Lesson Plans that Support Class Trips

Lesson Plans:

Ice and Roller Skating Lesson Plan

FUN FACTS

How are skaters able to jump from one skate, rotate their bodies three times, and land on their other skate, all while gliding on ice? How do skaters balance themselves on four-wheeled skates as they slide on oiled wood floors? The laws of physics rule the world of skating. Physics determines how a skater moves, how and when they stop, and even if they collide.

 

BEFORE YOU GO
- Review relevant vocabulary and key terms: friction, torque, kinetic and potential energy, gravity, momentum, inertia.

- Call ahead and ask if the staff at the rink can provide demonstrations or give lessons, which can provide a visual representation of the vocabulary terms.

 

OVERVIEW
Students learn about the science and physics behind skating.

WHAT TO WONDER
Ask: How does the design of the skate (number of blades or wheels, width and length of blades or wheels) affect a skater’s movement?
Describe how friction is used to start a stroke or movement and how it is used to stop movement while skating.
Observe all of a skater’s body parts while skating, not just the legs. What are the skater’s arms, torso, and head doing while skating?
Opinion: Which do you think is more difficult to do: begin skating/pushing off, turning or twirling, or stopping? Why?
Compare ice skating and rollerblading. How is the science behind how you make them move similar?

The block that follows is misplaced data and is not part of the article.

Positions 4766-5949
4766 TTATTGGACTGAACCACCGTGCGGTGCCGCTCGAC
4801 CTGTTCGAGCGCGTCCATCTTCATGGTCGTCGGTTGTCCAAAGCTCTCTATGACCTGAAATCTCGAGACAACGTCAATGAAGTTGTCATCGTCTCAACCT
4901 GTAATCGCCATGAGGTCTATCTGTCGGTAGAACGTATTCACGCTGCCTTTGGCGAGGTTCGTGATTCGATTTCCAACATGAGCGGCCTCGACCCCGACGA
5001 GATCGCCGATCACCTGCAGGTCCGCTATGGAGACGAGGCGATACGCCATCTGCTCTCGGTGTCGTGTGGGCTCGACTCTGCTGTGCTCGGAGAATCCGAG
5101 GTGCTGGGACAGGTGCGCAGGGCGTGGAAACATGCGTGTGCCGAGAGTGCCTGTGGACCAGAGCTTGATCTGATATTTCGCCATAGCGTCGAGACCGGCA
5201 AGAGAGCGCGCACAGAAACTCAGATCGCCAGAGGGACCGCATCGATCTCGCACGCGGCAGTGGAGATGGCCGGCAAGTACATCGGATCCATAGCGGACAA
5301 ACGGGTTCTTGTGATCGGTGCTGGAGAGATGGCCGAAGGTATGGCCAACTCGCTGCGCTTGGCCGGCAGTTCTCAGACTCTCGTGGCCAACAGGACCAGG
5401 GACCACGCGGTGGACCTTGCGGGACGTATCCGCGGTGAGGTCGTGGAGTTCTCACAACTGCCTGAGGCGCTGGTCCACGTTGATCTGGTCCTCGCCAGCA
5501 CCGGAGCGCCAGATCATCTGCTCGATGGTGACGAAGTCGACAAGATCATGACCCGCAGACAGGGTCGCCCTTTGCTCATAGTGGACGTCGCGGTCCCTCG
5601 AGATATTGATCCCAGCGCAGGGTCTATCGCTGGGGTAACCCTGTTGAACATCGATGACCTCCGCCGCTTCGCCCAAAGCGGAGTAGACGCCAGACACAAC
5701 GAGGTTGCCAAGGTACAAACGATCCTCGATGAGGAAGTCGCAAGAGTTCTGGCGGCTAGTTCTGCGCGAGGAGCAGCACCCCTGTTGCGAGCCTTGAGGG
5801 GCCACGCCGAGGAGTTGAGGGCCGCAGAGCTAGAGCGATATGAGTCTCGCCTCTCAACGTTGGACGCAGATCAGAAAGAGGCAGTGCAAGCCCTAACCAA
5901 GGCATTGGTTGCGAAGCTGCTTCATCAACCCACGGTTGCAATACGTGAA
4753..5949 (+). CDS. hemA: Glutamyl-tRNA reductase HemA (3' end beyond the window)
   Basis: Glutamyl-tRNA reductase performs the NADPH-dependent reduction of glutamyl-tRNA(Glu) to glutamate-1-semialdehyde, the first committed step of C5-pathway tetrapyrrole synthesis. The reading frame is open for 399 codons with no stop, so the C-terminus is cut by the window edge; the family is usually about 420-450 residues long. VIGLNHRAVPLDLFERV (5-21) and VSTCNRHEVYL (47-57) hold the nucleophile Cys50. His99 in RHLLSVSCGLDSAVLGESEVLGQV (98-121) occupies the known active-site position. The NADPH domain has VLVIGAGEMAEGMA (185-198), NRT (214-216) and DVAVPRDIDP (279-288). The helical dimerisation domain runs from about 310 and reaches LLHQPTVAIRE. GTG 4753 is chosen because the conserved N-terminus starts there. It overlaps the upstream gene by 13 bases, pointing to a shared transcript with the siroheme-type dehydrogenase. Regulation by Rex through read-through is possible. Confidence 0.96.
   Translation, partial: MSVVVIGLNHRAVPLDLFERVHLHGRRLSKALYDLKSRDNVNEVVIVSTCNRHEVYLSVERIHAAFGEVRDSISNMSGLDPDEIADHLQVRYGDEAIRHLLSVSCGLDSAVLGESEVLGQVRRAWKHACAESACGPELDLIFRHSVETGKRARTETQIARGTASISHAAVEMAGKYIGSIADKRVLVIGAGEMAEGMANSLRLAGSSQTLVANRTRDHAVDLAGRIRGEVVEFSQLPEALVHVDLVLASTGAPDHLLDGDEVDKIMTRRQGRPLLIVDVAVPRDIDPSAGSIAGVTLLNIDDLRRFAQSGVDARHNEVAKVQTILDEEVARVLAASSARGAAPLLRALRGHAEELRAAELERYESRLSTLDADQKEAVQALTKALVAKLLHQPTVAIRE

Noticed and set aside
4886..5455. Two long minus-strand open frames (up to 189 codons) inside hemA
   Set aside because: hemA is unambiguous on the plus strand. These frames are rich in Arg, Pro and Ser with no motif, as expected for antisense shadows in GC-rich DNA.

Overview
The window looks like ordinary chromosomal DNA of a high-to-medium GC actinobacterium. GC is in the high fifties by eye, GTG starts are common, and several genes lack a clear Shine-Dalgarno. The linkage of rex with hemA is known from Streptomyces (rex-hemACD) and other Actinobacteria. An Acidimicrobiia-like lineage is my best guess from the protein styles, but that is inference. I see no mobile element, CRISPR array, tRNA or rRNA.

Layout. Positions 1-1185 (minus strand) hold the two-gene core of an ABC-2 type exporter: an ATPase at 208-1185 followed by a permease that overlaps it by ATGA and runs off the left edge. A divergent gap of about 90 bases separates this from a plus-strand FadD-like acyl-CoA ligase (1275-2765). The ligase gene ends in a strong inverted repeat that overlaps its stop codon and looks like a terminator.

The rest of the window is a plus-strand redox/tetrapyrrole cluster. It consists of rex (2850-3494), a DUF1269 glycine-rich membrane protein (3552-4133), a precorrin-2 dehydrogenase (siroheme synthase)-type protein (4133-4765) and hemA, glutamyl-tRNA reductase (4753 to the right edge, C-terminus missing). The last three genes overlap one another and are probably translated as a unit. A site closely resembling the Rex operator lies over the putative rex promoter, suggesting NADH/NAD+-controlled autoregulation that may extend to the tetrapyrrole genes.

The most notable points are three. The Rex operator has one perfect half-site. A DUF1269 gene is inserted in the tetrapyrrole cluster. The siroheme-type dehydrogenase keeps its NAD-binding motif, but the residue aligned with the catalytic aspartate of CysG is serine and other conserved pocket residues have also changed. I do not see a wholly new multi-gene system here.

Challenge: Determine the kinetic energy of yourself while skating or that of another skater. Use the following formula: KE = 1/2mass * velocity²

FOLLOW-UP
Discuss the relationship and transition between the kinetic and potential energies when a skater is jumping.
Project: Create an experiment involving Newton’s First Law of Motion: Every body continues in its state of rest, or of uniform motion in a straight line, unless it is compelled to change that state by forces impressed upon it.
Research the different skating moves and their levels of difficulty. Try to gain an understanding of what makes them so difficult to do.
Social Impact: Accidents in roller skating rinks and ice rinks can cause serious injuries. Create a safety poster that explains these risks and how to avoid them. Be sure to include what you have learned about the physics of skating.